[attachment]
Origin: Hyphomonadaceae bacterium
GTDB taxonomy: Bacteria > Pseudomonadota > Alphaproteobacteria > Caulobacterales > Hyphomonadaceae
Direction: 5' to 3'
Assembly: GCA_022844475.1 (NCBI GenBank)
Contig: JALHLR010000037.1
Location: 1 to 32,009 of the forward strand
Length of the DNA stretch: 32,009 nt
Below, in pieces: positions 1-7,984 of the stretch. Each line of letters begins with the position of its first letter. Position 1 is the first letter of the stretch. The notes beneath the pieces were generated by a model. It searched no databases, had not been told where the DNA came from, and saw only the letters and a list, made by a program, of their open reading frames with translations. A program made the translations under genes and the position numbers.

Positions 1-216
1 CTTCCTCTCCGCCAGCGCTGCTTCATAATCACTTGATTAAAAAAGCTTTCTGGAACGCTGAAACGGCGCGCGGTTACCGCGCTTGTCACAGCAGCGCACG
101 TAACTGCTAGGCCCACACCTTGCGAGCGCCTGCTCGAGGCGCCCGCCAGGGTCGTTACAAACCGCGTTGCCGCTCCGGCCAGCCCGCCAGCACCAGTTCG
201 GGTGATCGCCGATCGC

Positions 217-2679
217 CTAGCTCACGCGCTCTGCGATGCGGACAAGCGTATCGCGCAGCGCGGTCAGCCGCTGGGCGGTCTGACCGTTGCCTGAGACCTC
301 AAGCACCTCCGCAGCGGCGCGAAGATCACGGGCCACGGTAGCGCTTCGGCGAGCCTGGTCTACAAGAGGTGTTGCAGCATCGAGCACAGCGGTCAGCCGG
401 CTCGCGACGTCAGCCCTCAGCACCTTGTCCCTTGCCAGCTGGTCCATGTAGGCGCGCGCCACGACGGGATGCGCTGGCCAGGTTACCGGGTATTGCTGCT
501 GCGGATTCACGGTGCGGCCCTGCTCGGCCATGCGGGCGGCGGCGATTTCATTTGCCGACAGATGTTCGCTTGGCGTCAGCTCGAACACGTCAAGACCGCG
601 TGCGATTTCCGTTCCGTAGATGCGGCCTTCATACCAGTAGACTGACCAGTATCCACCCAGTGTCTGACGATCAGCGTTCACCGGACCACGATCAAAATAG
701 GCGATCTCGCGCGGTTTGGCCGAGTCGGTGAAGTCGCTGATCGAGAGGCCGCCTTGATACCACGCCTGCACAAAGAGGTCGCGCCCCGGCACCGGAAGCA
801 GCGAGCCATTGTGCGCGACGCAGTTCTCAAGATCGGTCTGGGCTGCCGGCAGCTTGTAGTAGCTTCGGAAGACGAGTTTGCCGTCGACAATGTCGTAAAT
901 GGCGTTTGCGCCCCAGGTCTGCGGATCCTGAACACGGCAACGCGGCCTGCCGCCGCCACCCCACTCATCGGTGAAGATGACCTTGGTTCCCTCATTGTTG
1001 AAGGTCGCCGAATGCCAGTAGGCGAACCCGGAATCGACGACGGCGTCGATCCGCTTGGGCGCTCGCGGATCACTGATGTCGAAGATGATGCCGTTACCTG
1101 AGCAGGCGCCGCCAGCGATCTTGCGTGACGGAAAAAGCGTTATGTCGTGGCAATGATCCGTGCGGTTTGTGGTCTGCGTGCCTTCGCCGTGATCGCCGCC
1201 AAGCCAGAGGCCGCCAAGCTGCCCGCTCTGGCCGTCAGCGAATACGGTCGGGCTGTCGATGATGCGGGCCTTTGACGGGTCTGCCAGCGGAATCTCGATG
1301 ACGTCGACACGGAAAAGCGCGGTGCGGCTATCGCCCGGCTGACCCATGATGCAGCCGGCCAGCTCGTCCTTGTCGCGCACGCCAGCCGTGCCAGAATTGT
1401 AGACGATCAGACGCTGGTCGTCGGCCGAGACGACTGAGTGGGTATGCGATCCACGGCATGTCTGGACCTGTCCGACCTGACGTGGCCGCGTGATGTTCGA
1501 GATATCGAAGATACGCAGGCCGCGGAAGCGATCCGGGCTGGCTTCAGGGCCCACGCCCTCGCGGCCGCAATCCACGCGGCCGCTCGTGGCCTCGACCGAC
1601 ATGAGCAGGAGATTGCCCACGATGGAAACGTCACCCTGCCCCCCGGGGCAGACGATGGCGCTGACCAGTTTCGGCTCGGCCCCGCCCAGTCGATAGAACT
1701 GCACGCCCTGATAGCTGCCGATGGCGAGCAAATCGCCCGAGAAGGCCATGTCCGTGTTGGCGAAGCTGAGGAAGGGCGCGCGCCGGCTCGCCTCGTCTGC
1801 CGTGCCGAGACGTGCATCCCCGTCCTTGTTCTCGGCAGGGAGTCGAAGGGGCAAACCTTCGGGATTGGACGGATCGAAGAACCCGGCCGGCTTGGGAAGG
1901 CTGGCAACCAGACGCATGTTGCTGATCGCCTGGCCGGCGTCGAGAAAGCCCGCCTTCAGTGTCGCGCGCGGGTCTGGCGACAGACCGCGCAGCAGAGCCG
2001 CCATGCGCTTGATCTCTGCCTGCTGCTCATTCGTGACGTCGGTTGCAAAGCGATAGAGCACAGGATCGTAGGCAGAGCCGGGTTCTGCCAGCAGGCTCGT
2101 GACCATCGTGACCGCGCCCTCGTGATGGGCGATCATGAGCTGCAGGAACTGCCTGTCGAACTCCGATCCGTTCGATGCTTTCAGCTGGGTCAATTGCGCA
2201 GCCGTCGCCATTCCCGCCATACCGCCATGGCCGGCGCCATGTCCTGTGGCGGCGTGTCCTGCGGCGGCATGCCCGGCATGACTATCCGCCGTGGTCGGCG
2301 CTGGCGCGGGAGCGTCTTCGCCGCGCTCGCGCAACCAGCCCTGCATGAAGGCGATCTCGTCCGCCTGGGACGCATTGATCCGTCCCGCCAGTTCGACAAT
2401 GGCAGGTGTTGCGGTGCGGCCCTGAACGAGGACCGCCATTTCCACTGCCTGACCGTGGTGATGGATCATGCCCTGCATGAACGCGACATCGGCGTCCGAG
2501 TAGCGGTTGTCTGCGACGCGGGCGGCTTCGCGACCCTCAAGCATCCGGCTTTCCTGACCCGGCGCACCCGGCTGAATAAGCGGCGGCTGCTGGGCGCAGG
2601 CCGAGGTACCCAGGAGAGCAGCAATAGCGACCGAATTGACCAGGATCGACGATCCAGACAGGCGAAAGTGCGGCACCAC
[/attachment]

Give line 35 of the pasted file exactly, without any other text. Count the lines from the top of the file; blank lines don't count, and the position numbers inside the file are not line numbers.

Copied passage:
2301 CTGGCGCGGGAGCGTCTTCGCCGCGCTCGCGCAACCAGCCCTGCATGAAGGCGATCTCGTCCGCCTGGGACGCATTGATCCGTCCCGCCAGTTCGACAAT